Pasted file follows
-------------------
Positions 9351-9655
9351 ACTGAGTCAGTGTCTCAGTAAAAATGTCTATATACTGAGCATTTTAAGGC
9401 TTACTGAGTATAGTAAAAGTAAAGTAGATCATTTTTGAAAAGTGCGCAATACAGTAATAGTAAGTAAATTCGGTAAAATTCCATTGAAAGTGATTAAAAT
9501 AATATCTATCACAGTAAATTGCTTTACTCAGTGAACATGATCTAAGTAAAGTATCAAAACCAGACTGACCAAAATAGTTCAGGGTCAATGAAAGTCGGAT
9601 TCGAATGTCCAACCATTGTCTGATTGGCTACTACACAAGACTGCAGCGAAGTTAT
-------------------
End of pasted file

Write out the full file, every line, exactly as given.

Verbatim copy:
Positions 9351-9655
9351 ACTGAGTCAGTGTCTCAGTAAAAATGTCTATATACTGAGCATTTTAAGGC
9401 TTACTGAGTATAGTAAAAGTAAAGTAGATCATTTTTGAAAAGTGCGCAATACAGTAATAGTAAGTAAATTCGGTAAAATTCCATTGAAAGTGATTAAAAT
9501 AATATCTATCACAGTAAATTGCTTTACTCAGTGAACATGATCTAAGTAAAGTATCAAAACCAGACTGACCAAAATAGTTCAGGGTCAATGAAAGTCGGAT
9601 TCGAATGTCCAACCATTGTCTGATTGGCTACTACACAAGACTGCAGCGAAGTTAT